A significant change is that in most cases, from 15 June 2017, mobile telephone services can be used at domestic prices throughout the European Union. With a few exceptions, service providers cannot charge any excess fees for placing or receiving calls or mobile internet usage, which means that you can use services at the same prices and conditions as you do at home when travelling through other EU member states.
IMPORTANT! EU roaming is not the same as international calls!
It is important to distinguish roaming from international calls. Whilst international calls consist of someone dialling a foreign number from their service provider’s network, in the case of roaming, calls or text messages are placed through a foreign service provider. Therefore the new regulations only concern EU-based roaming services, while the fees and conditions for international calls or to countries outside the EU are still regulated by the individual service providers, therefore, before using such services, it’s always worth gaining information on the fees of the service provider in question.
What cases does free roaming extend to?
- Service providers are only required to provide roaming services for domestic fees and conditions for temporary travels within the EU. This means that the new conditions only extend to those who have a place of residence in the member state of their service provider (Hungary, in the case of Hungarian service providers) and habitually live there and are merely temporarily visiting other EU member states (for example, during summer vacations or business trips).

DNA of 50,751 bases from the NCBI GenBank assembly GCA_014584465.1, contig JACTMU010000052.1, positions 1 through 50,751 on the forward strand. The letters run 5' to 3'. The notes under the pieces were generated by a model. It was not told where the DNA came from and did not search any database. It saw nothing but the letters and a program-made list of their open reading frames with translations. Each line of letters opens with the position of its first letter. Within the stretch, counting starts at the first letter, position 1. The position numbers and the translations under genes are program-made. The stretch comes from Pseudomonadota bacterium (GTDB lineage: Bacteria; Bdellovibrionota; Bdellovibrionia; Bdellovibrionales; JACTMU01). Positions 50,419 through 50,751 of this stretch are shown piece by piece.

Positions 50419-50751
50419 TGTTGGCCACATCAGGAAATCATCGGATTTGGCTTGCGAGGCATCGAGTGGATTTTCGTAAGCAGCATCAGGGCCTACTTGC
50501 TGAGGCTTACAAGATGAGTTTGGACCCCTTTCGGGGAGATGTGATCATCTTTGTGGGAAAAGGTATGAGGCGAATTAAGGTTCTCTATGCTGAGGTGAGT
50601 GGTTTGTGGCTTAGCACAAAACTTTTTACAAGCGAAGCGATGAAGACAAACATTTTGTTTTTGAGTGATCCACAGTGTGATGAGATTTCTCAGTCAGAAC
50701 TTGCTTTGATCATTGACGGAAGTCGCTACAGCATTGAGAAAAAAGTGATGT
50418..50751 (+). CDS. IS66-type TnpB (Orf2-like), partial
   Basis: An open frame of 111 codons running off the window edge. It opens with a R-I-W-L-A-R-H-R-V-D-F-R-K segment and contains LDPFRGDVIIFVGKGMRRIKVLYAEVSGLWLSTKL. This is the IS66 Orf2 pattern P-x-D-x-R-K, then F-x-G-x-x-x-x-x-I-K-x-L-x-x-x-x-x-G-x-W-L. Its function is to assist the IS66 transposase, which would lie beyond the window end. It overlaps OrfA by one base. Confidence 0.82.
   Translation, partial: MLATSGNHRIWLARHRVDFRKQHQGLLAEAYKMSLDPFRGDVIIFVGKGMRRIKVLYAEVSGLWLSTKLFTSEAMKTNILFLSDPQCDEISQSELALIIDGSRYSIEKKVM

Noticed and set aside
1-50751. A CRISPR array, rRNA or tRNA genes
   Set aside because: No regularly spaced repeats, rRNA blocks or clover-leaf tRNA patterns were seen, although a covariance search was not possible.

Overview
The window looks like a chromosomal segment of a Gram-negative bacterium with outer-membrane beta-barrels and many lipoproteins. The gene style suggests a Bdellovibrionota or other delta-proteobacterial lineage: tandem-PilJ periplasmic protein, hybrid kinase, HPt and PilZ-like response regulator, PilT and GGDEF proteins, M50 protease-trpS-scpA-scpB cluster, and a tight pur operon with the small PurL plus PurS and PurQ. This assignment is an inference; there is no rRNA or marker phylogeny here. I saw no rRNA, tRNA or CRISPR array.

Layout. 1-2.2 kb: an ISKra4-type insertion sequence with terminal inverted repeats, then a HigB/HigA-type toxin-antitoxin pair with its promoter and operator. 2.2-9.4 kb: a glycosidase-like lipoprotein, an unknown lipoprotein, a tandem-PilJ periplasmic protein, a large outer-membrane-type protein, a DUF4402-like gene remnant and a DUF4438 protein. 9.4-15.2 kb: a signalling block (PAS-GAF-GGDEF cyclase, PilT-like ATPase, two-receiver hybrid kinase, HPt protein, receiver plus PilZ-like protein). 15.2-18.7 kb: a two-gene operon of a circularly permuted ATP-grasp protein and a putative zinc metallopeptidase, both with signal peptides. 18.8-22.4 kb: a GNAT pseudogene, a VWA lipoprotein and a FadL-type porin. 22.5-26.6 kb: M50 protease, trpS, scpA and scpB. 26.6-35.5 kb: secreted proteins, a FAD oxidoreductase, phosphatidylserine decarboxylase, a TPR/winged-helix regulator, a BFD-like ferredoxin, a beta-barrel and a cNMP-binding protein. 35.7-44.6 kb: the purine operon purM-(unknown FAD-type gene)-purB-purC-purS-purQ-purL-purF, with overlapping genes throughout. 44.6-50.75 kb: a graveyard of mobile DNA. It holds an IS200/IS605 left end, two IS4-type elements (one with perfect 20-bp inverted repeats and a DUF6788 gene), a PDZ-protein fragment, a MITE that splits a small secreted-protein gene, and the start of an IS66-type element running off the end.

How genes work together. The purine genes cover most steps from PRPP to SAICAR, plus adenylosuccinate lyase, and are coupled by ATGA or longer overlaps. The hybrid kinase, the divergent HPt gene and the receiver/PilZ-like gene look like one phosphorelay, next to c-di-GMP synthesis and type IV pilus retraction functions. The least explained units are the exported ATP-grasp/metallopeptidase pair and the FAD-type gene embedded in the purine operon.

- The roaming usage must adhere to the service provider’s conditions for fair use. These are terms and conditions included in their contract based upon which service providers can monitor the contractual use of roaming services.
When can the service provider charge excess fees for roaming services?
- The service provider is entitled to monitor roaming habits (based upon presence or distribution), i.e. whether the services are primarily used domestically or abroad. If, based upon the aggregate data of a four-month period, it can be clearly determined that you do not habitually reside in Hungary or typically use your mobile abroad, the service provider will initially inform you of this discrepancy. Following said notice, you have at least two weeks to change your consumer habits or presence in order to fulfil the contractual conditions. Failing to do may result in the service provider charging excess fees from the day of the notice for roaming services.
- Service providers may request verification on whether the subscriber truly has a residence and habitually resides in the country in question. The service provider is not obliged to provide roaming services at domestic prices if someone takes out a subscription in Hungary, yet lives in a different member state (for example, working or studying there) and typically uses services outside of Hungary, in a different EU member state.
- Service providers may offer alternative fee packages, which do not fall under the conditions for fair use. It’s possible that in the case of such services, service providers – possibly in lieu for favourable fees – may consider presence or distribution data from two instead of four months when establishing contractual use (which could pose a problem in the case of an extended vacation), or may introduce additional terms and conditions.
In summary: During temporary stays in an EU member state, roaming services can typically be used at normal domestic prices and conditions, yet service providers may charge excess fees if you fail to uphold the contractual terms and conditions. It’s worth gathering detailed information before contracting so you would be aware of your rights and obligations.